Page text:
Voltron was a cartoon about five robot lions that combined to form a giant robot humanoid warrior named Voltron. The lions were not self-animating but were each piloted by a human being. I did not really care about the human beings. I don’t profess to know the history of Voltron, the story of Voltron, or even the names of the characters. In this pillar of geek culture I am, at best, a dabbler. Doctoral dissertations have likely been written on this subject and I am humbly aware that there is nothing that I can say that will contribute anything new to the analysis of 1970s anime that evolved into this show and its progeny.
All I can contribute is what Voltron meant to me. And what it meant was five robot lions forming a giant humanoid robot warrior with lion-heads for hands and feet, all to very awesome music.
My entire reason for watching Voltron was to watch them form Voltron. I watched He-Man for the moment when [spoiler alert] Adam turned into He-Man, and I watched Voltron for the moment when the five robot lions formed Voltron. These lions would be fighting some evil force in the universe – a giant alien monster, a giant alien robot, Grendel – and things would not be going well, and all of a sudden one of the lion pilots would suggest forming Voltron.
I never understood why they did not form Voltron the minute they saw the evil-doers coming over the Throgs Neck Bridge. But I will try to describe the experience. The pilot of the leader lion would press some controls, the key to his lion would shift around in the ignition and glow, there would be a collage of all five pilots of the robot lions saying “Voltron Force,” and then the music would start.
Oh that music. All great cartoon moments involve music. Voltron formed to electronic trumpets, guitars, and drums, and my image of the battle between good and evil formed to Voltron forming. The pilots of the robot lions would talk the audience through the formation.
“Form feet and legs!”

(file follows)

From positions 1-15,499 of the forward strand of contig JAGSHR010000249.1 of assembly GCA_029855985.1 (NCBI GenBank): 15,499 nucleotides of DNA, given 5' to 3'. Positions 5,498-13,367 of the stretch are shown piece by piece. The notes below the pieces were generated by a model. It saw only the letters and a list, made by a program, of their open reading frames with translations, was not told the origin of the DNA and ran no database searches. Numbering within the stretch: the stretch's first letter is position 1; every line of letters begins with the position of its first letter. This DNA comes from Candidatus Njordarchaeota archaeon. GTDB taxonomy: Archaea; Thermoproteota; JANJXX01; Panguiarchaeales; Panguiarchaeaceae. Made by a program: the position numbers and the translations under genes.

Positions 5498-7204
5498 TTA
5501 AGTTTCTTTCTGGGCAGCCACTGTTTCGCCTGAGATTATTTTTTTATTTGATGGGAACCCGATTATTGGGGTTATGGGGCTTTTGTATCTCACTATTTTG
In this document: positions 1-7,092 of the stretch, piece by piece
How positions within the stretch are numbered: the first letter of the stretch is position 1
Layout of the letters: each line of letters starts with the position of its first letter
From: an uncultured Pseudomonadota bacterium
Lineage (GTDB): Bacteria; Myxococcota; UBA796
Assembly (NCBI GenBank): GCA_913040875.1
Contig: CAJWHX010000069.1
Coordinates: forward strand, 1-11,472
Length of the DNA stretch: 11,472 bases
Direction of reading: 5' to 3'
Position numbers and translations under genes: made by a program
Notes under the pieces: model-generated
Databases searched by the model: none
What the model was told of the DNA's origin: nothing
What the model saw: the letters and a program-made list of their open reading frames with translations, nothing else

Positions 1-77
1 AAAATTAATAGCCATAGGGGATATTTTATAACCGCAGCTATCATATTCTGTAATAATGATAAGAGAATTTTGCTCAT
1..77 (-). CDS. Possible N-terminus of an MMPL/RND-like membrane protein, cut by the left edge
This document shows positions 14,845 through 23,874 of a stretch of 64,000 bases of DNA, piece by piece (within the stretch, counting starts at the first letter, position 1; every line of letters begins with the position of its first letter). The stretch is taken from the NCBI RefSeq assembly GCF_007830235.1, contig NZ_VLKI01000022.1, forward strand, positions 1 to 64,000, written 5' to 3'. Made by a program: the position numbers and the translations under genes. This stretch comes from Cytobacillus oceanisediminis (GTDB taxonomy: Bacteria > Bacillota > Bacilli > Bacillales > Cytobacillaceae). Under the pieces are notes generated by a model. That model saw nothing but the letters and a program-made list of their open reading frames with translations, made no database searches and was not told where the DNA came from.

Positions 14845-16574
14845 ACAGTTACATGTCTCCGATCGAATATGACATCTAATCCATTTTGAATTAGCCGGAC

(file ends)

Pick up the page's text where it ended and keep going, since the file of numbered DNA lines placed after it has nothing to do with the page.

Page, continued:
“Form arms and torso!”
[Trumpets, guitars, drums]
“And I’ll form the head!”
I remember that Voltron was formed in exactly this manner in every single episode. I don’t recall any “express” formation of Voltron where certain steps were truncated. I don’t recall ever seeing Voltron show up to the party already formed, smoking a cigarette and sipping a giant robot martini.
The moment Voltron formed was the most exciting moment of my life for that day. There was nothing more satisfying to my pre-adolescent mind than the combination of electronic fight music and robot lions interlocking to form a giant humanoid robot warrior. But as happened with so many shows for me, the plot of Voltron became too complicated to follow. Something about a love story and zoning regulations. Perhaps I sustained brain damage from eating bowls of Count Chocula. Whatever the reason, I did not care about the story. I just wanted them to play the music and form Voltron, again and again. But alas, my family did not have a VCR at the time, and thus I had no means of recording the show. The forming of Voltron would be just another childhood gem that would live only in my fading memory.
And then along came this thing called YouTube, where an adult can be a kid when he’s supposed to be working. It did not matter that there was a pile of dirty dishes in the sink and a pile of dirty snow in the driveway. I had returned home, at last, rocking back and forth in my chair, heart racing along with the music, watching them form Voltron again and again, and remembering the days when, in between commercials, good battled evil.